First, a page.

This is true, but his reasoning as applied to Flynn is so dubious that it’s become chum for a feeding frenzy among lawyers on Twitter today. Dershowitz’s point is straightforward: It’s only a crime to lie to a federal agent if you lie about a material fact. If the sky is blue and you tell the FBI it’s red, there’s no jail time for that because that fact isn’t material to whatever it is they’re investigating.

But the question of which facts are “material” isn’t always clear cut. How to define them? Well, says Dershowitz, here’s one way: If the feds already know the fact before you mention it, then it can’t be material. Your lie hasn’t misled them. They won’t waste any time or money investigating it. They already know the truth. No harm, no foul, no prison. In fact, if the feds are asking you a question about a fact they already know, presumably they’re only doing it in hopes that you’ll perjure yourself, right? That’s the Flynn situation, Dershowitz argues today in an op-ed.

Flynn, during his brief time as national security adviser to President Trump, told FBI agents untruths that are contradicted by hard evidence. Why he did that remains a mystery because, with his vast experience in intelligence gathering, he must have known that the FBI had hard evidence of the conversations he denied having with a Russian diplomat. Be that as it may, this reality does not automatically exclude the possibility that the FBI acted improperly in eliciting untruths from him.

The FBI knew the truth. They had recordings of the conversations. Then why did they ask him whether he had those conversations? Obviously, not to learn whether he had them but, rather, to give him the opportunity to lie under oath so that they could squeeze him to provide incriminating information against President Trump.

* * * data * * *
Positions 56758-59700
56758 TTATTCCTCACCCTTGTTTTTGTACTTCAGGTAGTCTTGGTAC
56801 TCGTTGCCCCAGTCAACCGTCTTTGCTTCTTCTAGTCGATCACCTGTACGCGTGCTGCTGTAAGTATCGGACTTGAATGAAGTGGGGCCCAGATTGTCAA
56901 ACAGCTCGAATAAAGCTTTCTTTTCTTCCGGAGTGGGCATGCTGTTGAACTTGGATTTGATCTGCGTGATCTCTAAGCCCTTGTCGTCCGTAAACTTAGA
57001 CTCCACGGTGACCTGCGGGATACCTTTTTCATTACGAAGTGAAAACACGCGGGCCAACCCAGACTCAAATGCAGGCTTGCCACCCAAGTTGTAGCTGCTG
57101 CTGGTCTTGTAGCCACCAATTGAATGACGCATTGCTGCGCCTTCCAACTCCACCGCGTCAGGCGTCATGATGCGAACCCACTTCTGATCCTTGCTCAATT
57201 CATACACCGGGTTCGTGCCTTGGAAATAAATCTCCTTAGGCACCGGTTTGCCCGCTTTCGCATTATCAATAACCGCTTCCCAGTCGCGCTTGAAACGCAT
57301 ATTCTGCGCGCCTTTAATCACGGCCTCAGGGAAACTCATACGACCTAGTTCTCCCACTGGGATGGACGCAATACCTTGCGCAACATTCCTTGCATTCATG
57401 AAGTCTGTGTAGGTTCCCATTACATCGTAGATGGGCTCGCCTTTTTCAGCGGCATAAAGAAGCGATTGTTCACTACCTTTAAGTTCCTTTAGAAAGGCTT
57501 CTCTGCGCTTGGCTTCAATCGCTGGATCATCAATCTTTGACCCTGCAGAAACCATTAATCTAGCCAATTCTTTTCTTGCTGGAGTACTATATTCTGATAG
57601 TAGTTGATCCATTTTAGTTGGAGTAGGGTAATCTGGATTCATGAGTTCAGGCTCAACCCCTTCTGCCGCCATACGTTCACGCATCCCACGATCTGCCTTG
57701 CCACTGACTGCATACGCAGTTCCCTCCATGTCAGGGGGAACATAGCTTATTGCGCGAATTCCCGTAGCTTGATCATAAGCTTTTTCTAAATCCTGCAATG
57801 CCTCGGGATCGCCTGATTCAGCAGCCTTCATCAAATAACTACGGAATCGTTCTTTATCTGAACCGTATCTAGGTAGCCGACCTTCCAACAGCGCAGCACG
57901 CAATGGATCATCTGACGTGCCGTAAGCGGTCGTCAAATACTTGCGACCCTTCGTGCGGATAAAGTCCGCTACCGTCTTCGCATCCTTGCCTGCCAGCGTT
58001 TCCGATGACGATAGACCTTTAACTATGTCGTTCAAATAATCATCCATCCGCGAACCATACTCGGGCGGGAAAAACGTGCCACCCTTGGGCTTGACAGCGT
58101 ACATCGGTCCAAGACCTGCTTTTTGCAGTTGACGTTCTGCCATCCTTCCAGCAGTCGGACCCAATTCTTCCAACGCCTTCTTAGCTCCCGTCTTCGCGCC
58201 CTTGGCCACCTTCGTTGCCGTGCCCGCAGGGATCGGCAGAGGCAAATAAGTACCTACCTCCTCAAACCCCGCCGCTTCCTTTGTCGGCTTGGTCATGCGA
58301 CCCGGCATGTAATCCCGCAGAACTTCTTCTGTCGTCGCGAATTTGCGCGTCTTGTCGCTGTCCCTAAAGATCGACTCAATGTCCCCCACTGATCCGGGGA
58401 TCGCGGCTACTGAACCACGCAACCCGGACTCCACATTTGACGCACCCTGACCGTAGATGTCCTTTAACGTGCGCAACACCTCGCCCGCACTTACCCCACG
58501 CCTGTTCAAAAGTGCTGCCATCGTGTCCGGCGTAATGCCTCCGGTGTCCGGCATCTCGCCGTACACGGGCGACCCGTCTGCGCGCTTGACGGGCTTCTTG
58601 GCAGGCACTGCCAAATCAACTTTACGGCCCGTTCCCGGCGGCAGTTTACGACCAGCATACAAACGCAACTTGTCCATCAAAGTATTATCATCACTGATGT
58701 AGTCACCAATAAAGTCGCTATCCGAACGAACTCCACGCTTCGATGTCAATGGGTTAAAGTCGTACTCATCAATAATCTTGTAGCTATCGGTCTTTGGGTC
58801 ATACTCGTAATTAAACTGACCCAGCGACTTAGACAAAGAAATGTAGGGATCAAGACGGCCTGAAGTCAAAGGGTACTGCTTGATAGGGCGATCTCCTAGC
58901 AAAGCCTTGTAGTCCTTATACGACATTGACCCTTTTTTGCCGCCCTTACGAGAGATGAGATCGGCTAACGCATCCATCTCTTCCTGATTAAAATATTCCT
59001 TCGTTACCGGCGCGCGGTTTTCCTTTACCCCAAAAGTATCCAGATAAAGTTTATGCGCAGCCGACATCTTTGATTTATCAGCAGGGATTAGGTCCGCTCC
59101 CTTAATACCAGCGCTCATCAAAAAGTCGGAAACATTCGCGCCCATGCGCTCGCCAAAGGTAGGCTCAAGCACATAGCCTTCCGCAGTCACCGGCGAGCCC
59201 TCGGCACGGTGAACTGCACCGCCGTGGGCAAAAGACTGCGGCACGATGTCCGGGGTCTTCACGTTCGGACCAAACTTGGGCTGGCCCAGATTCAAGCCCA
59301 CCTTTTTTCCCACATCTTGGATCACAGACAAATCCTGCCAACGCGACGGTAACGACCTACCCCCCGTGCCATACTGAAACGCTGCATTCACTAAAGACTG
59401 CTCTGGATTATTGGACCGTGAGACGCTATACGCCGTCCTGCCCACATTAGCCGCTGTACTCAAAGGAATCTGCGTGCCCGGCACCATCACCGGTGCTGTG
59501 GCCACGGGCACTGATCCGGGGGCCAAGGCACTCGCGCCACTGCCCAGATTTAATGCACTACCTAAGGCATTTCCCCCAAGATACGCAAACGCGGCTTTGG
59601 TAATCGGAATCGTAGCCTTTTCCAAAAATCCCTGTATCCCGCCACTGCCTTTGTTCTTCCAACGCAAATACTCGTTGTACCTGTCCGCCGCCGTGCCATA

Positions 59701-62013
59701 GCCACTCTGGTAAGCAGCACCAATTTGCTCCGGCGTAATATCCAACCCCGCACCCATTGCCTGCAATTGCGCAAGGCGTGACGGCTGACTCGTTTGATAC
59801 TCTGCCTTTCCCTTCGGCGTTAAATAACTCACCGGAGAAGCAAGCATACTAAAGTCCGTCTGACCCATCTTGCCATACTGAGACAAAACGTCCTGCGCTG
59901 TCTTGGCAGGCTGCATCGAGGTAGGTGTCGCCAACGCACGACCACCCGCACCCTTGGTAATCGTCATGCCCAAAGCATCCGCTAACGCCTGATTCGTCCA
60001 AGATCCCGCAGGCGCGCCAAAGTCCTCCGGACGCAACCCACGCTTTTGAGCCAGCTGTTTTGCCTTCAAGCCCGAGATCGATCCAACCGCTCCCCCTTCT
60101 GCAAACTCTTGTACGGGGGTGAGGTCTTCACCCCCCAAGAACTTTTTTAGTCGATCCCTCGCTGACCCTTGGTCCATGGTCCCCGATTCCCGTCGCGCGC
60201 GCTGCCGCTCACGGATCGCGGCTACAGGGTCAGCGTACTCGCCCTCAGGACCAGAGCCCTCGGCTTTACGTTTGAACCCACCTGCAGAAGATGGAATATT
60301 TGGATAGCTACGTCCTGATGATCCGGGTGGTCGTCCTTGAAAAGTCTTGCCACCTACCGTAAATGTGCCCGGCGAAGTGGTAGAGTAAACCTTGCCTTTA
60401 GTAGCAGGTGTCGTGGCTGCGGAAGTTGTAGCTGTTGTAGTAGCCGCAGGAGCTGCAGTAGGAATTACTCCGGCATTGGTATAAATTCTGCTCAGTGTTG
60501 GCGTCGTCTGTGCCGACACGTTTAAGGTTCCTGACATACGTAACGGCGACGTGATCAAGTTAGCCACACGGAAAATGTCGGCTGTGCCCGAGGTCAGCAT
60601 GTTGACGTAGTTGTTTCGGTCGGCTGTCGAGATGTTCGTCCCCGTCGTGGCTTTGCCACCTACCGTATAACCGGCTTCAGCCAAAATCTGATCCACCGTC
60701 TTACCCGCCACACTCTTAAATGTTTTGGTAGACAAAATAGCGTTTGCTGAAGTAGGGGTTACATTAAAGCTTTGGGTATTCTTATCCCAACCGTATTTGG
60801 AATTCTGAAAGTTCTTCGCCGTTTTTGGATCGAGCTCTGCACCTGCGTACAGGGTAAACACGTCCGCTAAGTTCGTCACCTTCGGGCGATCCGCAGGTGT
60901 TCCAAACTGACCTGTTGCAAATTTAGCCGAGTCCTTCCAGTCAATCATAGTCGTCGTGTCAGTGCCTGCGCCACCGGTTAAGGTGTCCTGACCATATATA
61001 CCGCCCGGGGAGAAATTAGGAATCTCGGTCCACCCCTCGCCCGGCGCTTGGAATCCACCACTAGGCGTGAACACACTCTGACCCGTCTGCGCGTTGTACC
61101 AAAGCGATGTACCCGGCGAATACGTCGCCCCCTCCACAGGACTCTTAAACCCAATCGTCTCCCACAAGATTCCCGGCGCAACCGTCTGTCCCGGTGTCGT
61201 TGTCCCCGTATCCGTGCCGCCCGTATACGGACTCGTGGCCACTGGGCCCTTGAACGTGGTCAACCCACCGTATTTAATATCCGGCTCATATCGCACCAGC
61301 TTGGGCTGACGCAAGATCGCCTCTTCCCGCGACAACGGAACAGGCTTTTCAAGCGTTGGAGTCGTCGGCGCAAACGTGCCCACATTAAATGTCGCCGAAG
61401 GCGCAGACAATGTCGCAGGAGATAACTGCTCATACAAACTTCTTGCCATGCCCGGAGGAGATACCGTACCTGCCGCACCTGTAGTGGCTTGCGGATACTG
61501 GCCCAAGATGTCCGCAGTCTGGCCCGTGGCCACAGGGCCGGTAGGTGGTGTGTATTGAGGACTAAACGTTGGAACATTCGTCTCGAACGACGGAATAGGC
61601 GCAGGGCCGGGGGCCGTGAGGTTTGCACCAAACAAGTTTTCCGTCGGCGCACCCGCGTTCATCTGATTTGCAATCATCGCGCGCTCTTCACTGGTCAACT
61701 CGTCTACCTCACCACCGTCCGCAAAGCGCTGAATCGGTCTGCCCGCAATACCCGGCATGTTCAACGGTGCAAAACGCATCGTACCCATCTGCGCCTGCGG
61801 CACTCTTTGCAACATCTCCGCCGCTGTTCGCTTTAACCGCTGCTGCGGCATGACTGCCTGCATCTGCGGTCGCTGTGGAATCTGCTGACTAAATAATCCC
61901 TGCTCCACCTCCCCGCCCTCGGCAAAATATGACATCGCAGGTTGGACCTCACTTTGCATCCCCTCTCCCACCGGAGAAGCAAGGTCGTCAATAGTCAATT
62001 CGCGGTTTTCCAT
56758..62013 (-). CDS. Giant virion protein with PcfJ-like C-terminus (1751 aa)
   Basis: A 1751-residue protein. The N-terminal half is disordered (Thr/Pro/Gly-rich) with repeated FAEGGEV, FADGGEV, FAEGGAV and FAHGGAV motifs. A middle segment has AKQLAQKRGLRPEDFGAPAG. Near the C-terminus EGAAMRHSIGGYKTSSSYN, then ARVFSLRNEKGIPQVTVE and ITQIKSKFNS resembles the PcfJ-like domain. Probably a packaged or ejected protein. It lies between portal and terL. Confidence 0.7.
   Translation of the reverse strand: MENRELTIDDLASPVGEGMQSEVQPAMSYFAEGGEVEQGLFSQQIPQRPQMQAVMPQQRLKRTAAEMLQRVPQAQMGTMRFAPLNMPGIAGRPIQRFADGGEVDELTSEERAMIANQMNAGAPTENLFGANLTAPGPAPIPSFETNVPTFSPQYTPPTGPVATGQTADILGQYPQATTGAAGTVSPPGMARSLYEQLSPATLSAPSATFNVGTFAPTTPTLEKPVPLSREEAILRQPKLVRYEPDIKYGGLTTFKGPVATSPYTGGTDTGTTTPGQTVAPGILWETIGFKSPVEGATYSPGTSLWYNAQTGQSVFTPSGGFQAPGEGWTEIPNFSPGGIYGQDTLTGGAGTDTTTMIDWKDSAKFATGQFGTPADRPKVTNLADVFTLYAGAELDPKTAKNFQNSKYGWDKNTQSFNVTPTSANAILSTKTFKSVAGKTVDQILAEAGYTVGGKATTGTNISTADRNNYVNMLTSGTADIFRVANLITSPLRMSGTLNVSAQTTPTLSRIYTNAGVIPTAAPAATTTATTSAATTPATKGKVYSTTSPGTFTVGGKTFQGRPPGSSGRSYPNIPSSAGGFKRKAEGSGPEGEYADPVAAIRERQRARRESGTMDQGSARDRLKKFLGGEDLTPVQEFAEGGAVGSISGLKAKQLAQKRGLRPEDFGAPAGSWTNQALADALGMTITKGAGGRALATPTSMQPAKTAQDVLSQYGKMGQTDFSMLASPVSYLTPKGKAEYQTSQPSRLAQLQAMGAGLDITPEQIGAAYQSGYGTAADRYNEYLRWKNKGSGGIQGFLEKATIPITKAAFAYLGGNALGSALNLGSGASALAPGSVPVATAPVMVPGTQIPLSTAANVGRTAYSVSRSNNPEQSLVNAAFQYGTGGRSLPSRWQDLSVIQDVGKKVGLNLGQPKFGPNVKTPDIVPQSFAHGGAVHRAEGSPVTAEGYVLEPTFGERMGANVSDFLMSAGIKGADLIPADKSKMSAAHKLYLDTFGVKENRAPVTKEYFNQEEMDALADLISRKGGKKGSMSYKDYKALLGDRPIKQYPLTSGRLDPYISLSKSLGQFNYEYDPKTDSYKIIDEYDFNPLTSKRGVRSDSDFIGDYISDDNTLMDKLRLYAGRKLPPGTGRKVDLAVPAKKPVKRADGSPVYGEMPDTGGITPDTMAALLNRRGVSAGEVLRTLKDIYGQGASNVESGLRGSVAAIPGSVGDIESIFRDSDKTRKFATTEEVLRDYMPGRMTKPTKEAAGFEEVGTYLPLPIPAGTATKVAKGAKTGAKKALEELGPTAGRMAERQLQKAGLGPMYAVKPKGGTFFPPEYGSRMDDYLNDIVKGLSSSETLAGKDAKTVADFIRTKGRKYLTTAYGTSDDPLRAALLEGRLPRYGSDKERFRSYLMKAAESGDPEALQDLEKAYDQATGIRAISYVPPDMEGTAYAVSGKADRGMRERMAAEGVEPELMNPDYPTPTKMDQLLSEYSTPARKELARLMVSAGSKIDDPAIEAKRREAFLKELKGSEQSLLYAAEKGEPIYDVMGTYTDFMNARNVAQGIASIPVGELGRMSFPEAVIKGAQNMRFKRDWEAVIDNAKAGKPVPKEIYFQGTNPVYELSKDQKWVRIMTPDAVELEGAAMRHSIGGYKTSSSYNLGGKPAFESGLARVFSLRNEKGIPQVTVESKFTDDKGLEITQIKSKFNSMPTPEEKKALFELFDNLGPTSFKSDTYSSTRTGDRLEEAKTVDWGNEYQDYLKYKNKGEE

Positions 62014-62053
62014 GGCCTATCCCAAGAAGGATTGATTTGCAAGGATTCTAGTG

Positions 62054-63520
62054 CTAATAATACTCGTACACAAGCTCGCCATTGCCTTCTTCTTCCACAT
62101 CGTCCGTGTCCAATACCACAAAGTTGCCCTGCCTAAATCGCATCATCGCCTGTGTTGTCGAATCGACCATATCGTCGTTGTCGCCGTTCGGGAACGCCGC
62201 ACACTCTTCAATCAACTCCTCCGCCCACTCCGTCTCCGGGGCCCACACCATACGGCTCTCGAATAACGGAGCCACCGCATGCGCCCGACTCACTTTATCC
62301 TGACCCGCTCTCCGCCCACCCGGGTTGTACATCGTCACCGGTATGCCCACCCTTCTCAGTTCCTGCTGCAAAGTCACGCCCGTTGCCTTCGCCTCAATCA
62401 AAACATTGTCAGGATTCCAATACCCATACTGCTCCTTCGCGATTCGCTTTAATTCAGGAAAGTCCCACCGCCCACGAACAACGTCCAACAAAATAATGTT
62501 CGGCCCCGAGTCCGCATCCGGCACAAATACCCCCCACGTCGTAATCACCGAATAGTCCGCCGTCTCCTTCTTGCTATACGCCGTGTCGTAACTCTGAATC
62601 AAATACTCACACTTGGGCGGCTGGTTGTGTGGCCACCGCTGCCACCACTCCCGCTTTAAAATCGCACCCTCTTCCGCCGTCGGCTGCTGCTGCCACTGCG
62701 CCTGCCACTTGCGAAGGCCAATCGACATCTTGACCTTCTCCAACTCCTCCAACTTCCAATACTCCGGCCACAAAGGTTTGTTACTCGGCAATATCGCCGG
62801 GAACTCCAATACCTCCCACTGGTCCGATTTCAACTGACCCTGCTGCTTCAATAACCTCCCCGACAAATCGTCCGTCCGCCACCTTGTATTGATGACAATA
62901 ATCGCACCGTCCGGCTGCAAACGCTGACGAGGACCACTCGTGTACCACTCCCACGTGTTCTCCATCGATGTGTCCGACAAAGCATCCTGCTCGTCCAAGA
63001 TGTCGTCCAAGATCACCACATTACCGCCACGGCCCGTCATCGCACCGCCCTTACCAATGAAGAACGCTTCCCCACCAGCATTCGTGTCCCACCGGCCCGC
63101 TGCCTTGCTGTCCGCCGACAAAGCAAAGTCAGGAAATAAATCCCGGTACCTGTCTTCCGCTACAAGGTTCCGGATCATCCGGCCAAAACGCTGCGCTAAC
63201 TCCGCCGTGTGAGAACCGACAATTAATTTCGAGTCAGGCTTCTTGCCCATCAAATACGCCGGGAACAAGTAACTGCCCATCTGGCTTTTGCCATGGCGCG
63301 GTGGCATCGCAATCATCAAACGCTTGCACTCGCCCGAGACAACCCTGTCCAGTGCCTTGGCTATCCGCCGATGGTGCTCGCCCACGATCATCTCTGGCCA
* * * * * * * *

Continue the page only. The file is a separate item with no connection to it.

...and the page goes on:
Maybe Flynn didn’t commit a crime — if Dershowitz’s definition of “material” is accurate.

But it isn’t accurate, per various former prosecutors who are mad at Dershowitz for what they consider to be a bit of Fox-friendly chicanery in the clip below. He’s surely aware of what a federal court would regard as “material” or not, but instead of explaining that to Fox viewers he’s substituting his own idea of how he thinks “material” should be defined.

Former prosecutor turned defense attorney Ken White agrees with Dershowitz in principle, that it should be harder for the feds to put someone away for lying to the FBI. But what the law should be and what it is are two different things. Flynn’s lies are material even if the feds already knew the truth:

Pretty clear. To judge whether a fact is material, you look at whether the lie hypothetically could have misled the government, not whether it actually did. An old pro like Dershowitz doubtless knows this; what Mariotti and White suspect is that he’s telling the pro-Trump Fox News viewership what it wants to hear, suggesting without clearly stating that Flynn has been railroaded by the courts. He hasn’t. If, like Dersh, you think the standard for what constitutes a criminal lie about a “material fact” should be higher, that’s a perfectly fair opinion. Emphasis on opinion. Would it be clear to the average person watching this clip that famous law prof Alan Dershowitz is merely giving an opinion?

One other note about Flynn. Mariotti and White, among others, marveled today that he’s going to end up with no jail time despite his business associates being indicted. How much information has Flynn given Mueller, and how valuable must it have been, for him to end up with that kind of sweetheart deal?